But it is also scientifically proven that positivity does not increase overall survival for those with an incurable illness. Positivity will keep us happier while we are alive but will not cure what we are dealing with.

It is also so hard to keep positive all the time when faced with a terminal illness.

Plus, life is hard even when you aren’t managing cancer, medicinal side effects, and “scanxiety.” We think about our pending doom at all times, and although we try to be positive, sometimes it’s impossible, and telling me to do so really doesn’t help.

6. ‘You’re Going to Beat This!’ 

Yes, we are strong – we have to be to walk this path each and every day. But, no, we are not going to beat this. Unless something else takes our lives first, or the miracle of a cure surfaces, this disease will be our ultimate demise. It sucks, but it’s the truth. Please don’t make us have to explain this fact to you. It just reminds us that we will not beat this – and that really, really hurts.

7. ‘My [Insert Family Member, Friend, Coworker Here] Died of Cancer’

No. Just. No.

8. ‘What Did (or Didn’t) You Do to Make It Come Back?’

Trust me, if there was anything we could do to avoid the cancer returning, we would have done it. Cancer metastasises when even one single, solitary, microscopic cancer cell has travelled from the original cancer site to another place in the body. I had the most aggressive treatment for my early-stage cancer, because I was willing to go through hell and back to be able to live the rest of my life cancer-free, and even that could not prevent the cancer coming back in my liver 18 months later.

A cancer recurrence is not our fault, and we should never be made to feel like it is.

9. ‘Don’t Worry, You’ll Get Back to Your Old Self Again Soon!’

Nope, we won’t. But you know what? That’s okay. Because this new version of us – this raw, scarred, not-afraid-to-tell-you-how-it-is, living life in the moment because we know it’s all we’re promised, literally not caring at all about the small stuff, person we have become – is so much better than who we were before.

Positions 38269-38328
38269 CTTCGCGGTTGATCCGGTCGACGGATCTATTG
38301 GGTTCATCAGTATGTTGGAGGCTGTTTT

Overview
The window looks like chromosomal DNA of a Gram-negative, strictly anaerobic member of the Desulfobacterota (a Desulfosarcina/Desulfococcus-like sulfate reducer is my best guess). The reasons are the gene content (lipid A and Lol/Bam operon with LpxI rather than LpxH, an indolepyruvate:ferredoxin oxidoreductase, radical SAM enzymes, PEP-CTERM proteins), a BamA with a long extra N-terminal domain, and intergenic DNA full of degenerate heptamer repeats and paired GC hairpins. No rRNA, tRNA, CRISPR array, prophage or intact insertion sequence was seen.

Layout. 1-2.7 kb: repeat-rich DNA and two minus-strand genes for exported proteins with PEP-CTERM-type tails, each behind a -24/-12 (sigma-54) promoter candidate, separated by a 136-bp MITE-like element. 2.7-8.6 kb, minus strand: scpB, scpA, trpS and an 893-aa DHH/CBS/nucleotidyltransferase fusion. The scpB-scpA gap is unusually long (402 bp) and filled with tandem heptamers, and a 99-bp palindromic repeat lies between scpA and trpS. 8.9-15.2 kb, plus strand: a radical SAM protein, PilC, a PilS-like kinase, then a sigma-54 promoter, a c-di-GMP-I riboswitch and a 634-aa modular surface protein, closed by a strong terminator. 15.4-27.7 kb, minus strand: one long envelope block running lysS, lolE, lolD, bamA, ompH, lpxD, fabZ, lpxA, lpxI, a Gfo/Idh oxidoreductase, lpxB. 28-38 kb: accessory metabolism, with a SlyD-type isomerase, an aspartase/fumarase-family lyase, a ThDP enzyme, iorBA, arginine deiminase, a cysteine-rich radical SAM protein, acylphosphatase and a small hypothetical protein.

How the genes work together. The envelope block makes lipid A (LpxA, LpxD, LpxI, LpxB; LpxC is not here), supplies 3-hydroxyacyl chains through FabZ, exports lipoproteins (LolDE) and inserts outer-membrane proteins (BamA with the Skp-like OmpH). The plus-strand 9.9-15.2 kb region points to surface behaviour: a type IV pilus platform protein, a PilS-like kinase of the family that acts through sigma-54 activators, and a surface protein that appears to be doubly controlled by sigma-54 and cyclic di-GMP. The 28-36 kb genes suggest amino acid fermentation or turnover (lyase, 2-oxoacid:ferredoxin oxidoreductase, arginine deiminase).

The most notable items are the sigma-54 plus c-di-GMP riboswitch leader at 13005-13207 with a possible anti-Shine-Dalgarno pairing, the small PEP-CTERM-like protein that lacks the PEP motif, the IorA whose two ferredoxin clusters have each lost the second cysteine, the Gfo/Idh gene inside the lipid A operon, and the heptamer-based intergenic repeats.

You may not be used to us, we may not be as fun or agreeable as we were previously, but that is because we are no longer taking one single second for granted. And we are proud of this new person we have become, even though we are just getting to know ourselves, too.



What You Should Say to Someone With MBC Instead

1. ‘I Don’t Know What to Say to Make You Feel Better, but I Am Here, and Always Will Be’ 

If you’re going to say this, please make sure that you make good on this statement. Be sure to show up throughout the good and bad times. No matter how hard it may be for you to face, it is always more difficult for us, and we need you.

2. ‘This Sucks! I Hate This for You!’ 

We hate it too, and it feels so good to know you feel the same way. We don’t know what to say or do either sometimes, but just knowing you’re as pissed off as we are is somehow comforting.

3. ‘I’m Sending You Dinner on Tuesday. What Time Can I Have It Delivered?’

Saying, “How can I help?” puts the burden back on us to find ways that you can support us, when it already feels incredibly sad that we need that support in the first place.

If you think sending us dinner would help (and trust me, it does), just do it.

If you don’t know what our family eats, gift cards for local restaurants are amazing!

It doesn’t always have to be about food. If there are other tangible ways you can think of to help us – such as offering cleaning services, taking our children to extracurricular activities, grocery shopping, or walking our dogs – please be specific with your offer, and thank you.

SOURCE: Everyday Health